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Airpower Applied presents a spectrum of aerospace achievements, limitations, and potential that demonstrates how warfare has changed over the last few decades and why airpower has become a dominant factor in war. The case studies emphasize the importance of connecting policy and airpower: strategic effectiveness cannot substitute for poor statecraft. As the United States, its allies, and Israel have seen in their most recent applications of airpower, even the most robust and capable air weapon can never be more effective than the strategy and policy it is intended to support. By analyzing the operational history of the world’s most battle-tested air forces, the case studies can help military professionals understand the political context in which air operations must be assessed—beyond technological and statistical data—and develop an appreciation of the strategic value of airpower, rather than follow the tactical land-centric line of reasoning that still dominates military thinking.
As a whole, this study is intended to encourage military professionals to combine the insights gained from these historical events with their specific fields of expertise, and ultimately to incorporate their enhanced airpower competence into their discussions with political decision makers, nongovernmental organizations, and fellow officers of all services. The focus on lessons and prospects allows officers to reflect on their calling and to articulate military principles more effectively in the councils of defense planning. Thus, while the historical chapters are relevant in their own right, the potential lessons must become integral to both the theoretical and applied dimensions of the airpower profession.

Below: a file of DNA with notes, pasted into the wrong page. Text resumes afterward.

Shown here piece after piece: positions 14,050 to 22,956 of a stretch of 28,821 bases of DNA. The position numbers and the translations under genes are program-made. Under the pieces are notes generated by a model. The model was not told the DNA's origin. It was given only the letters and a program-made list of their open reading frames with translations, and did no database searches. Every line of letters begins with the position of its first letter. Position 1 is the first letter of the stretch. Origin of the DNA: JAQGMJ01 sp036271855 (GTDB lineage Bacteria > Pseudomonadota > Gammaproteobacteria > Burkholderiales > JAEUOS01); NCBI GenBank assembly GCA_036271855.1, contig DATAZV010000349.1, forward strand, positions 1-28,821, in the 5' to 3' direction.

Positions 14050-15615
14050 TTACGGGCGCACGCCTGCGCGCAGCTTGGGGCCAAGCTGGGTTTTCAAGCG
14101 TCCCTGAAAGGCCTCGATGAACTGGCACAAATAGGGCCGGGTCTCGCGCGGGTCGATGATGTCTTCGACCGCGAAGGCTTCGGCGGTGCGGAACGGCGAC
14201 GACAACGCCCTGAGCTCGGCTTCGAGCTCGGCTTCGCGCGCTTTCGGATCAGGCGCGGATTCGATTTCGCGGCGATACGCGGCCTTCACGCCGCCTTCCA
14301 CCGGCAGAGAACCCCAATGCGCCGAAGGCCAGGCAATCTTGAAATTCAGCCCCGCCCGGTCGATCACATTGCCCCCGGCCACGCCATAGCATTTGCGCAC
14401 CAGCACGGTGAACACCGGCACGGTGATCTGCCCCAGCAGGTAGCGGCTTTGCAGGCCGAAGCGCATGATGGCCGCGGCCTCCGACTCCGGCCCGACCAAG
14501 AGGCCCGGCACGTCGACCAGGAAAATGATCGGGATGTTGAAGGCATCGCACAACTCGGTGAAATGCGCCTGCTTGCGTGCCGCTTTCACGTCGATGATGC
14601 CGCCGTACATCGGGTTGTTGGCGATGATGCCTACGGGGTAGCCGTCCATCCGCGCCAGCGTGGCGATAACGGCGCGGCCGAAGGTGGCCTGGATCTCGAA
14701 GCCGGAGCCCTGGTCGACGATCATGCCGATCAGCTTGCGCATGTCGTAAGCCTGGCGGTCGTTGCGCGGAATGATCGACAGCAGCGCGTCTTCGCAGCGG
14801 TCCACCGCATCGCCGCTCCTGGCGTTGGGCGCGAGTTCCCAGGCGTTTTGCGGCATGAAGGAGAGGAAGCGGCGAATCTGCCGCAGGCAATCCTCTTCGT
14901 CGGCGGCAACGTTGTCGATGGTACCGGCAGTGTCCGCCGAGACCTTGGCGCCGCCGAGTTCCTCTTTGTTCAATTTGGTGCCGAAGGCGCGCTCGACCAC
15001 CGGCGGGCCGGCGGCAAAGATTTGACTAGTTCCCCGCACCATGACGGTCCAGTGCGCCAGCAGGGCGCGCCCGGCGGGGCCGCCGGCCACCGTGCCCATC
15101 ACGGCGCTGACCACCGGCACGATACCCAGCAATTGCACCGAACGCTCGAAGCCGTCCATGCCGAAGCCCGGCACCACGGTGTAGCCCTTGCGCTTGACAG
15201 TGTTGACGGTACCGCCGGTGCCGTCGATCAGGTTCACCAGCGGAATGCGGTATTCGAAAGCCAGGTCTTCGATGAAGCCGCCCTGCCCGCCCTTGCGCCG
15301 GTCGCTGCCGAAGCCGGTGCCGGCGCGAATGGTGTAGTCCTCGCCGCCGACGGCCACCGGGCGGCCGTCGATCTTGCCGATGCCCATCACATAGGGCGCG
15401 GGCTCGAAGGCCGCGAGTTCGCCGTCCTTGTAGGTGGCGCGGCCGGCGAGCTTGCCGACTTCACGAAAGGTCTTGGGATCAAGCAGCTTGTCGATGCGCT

The real value of airpower does not depend on promises of tactical and technological excellence, but on airpower’s relevance to statecraft proper and its ability to secure strategic and political objectives at a cost acceptable to governments and the public. The future of airpower lies in the ability of its practitioners to connect it to national policy and to view airpower in its political-strategic rather than tactical-technological domains.
In sum, the U.S. and Israeli experiences show how and why airpower has become the political leaders’ “instrument of choice” for demonstrating national resolve. Airpowe